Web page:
10.40 Berg (Heda): We start our descent in the lock system of Berg (15 locks) towards Lake Roxen. The tour guide takes us on a walk (app. 3 km) to see the church and the remains of the convent. As an alternative you can walk along the canal or take a refreshing swim in Lake Roxen. The convent of Vreta dates from about 1100 and was the first nunnery in Sweden. Its importance was later superseded by the convent founded by Saint Bridget (St. Birgitta) at Vadstena. The old convent church at Vreta is one of Sweden’s most interesting, offering many medieval treasures. Today, it is used as a parish church and is therefore not always open to visitors.

12.00-13.00 Berg (Carl-Johan): The Carl Johan lock staircase is the longest in the canal with seven connected locks. The lock staircase lowers the boat 18.8 metres from the Berg guest harbour to Lake Roxen. Here we board the ship again before steering out on the lake.

13.00 - 15.00 Lake Roxen: 33 metres above sea level.

15.00 - 15.10 Norsholm: The lock in Norsholm regulates the water level of Lake Roxen. Here the canal crosses the main railway line between Stockholm and Malmö.

16.40 -17.20 Lake Asplången: 27 metres above sea level.

18.45 - 20.00 Carlsborg-Mariehov-Duvkullen: At the lock Carlsborg Övre we have the first of the eight locks taking us down to Söderköping.

20.30 - 21.30 Söderköping : Söderköping is an idyllic town, which was founded in the 13th century and it was most important during the Hansa period. The town also has a long and fascinating history as a spa. Time at your own disposal in Söderköping.

22.50 - 23.00 Mem: Passing through the last narrow lock before Slätbaken, an inlet of the Baltic, we leave the Göta Canal. On 26th Sept. 1832, the Göta Canal was inaugurated at Mem amid great pomp and circumstance in the presence of King Karl XIV Johan and his family.

23.00 - 08.40 The Baltic: We cross open water for a short bit and then weave through the archipelago in the early morning light.

DAY 4: Södertälje - Stockholm (Disembarkation)

08.45 - 08.50 Södertälje: The present lock in Södertälje was inaugurated in 1924 by His Majesty King Gustav V. The lock is 135 metres long, which makes it Scandinavia’s largest lock

08.50 - 15.15 Lake Mälaren: 0.3 metres above sea level. In the Viking Age, Sweden's third largest lake was not a lake, it was a part of the Baltic Sea. There are two UNESCO World Heritage Sites by Lake Mälaren – Drottningholm Palace and Birka, the Viking City.

10.15 - 12.15 Birka: The Viking community of Birka on the island of Björkö is often regarded as Sweden's first town. The town was an important harbour for international shipping and trade. It was in use for about 250 years and was abandoned before the year 1000. Birka features on the World Heritage list. Guided walk on the island (about 3 km hilly walk) and visit a museum.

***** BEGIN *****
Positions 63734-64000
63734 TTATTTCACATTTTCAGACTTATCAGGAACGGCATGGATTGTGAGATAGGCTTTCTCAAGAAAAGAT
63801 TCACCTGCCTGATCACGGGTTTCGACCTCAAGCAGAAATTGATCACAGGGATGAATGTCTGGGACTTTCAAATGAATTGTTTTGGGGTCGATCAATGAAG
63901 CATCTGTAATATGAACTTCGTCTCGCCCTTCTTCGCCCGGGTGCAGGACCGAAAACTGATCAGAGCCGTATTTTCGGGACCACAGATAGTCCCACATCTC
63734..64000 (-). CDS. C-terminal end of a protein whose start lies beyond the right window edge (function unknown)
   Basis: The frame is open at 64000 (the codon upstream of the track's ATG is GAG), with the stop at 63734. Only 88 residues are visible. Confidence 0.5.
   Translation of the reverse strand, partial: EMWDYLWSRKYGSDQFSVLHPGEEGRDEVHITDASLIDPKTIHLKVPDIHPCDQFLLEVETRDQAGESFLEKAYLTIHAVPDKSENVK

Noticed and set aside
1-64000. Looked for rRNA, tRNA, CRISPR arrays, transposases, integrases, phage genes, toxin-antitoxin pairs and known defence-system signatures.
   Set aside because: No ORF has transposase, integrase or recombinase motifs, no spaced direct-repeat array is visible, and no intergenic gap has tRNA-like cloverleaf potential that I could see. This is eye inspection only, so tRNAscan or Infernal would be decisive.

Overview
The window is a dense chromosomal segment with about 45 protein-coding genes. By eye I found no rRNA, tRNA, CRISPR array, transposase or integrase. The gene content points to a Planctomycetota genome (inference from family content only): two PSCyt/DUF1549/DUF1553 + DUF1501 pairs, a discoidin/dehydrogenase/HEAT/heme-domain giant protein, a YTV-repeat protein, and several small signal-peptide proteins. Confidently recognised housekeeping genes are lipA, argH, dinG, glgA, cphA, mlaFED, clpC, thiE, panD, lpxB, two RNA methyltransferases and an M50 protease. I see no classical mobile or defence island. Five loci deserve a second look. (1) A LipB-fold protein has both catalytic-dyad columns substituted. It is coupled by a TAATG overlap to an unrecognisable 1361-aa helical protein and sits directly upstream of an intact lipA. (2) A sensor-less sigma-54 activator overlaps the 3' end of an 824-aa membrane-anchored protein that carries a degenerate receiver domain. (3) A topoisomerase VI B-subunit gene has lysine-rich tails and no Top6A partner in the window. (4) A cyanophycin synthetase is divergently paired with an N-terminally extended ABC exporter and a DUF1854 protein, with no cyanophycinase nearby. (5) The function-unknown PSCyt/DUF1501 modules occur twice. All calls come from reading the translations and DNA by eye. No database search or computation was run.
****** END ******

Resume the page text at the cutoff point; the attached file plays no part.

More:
14.15 Drottningholm Castle: Drottningholm Castle, the home of the Royal family since 1981, is on UNESCO's list of World Heritage sites. The castle is passed when there is time enough.

15.15 - 15.30 Hammarby Lock: The final lock on our journey delivers us from Lake Mälaren into Saltsjön.

16.00 Arrival in Stockholm Skeppsbrokajen: Our cruise ends at Skeppsbrokajen 103, in the Old Town of Stockholm.

Departures & Pricing

Detailed Itinerary: Stockholm to Gothenburg

Skip to Gothenburg to Stockholm itinerary

DAY 1: Stockholm (Embarkation) -Trosa

09.00 Departure from Stockholm, Skeppsbrokajen 103: Our cruise with the M/S Juno begins at Skeppsbrokajen 103 in the Old Town of Stockholm.

09.30 - 09.45 Hammarby lock: The first lock on our journey divides Saltsjön from Lake Mälaren.

09.45-12.30 Lake Mälaren: 0.3 metres above sea level. In the Viking Age, Sweden's third largest lake was not a lake, it was a part of the Baltic Sea. There are two UNESCO World Heritage Sites by Lake Mälaren – Drottningholm Palace and Birka, the Viking City.

10.30 Drottningholm Castle: Influenced by French prototype, the Drottningholm Palace was built by architect Nicodemus Tessin the Elder and it is the most well-preserved royal castle built in the 1600s in Sweden. Since 1981 the Palace is Their Majesties the King and Queen's residence. We pass the castle if time admits.

12.40-12.50 Södertälje: The present lock in Södertälje was inaugurated in 1924 by His Majesty King Gustav V. The lock is 135 metres long, which makes it Scandinavia’s largest lock.

12.50  The Baltic Sea: We pass through the archipelago of Södermanland and St Anna.

16.00-18.00 Trosa: The small town of Trosa dates all the way back to the 14th century. It was then known as a fishermens’ village. Regular steamer traffic from Stockholm and Nyköping began in 1860, bringing large numbers of summer visitors. Enjoy a walk around the canals and alleys of Trosa (app. 2.5 km).

DAY 2: Stegeborg - Motala

00.15 Stegeborg: The ruins of the Stegeborg Castle are beautifully situated on a small island overlooking the bay of Slätbaken. The fort dates from the early Middle Ages and was built to guard the inlet to Söderköping.

01.30-03.15 Mem: On 26th September 1832, the Göta Canal was inaugurated at Mem amid great pomp and circumstance in the presence of King Karl XIV Johan and his family. We now go through the first of the 58 narrow locks on the Göta Canal.

04.55-05.05 Söderköping lock: The idyllic town Söderköping was founded in the early 1200s and was very important during the Hanseatic period. The town also has a long and very interesting history as a spa.

05.50 - 07.05 Duvkullen-Mariehov-Carlsborg: There are eight locks in the short distance of around two kilometres. Take the opportunity to stretch your legs between the locks.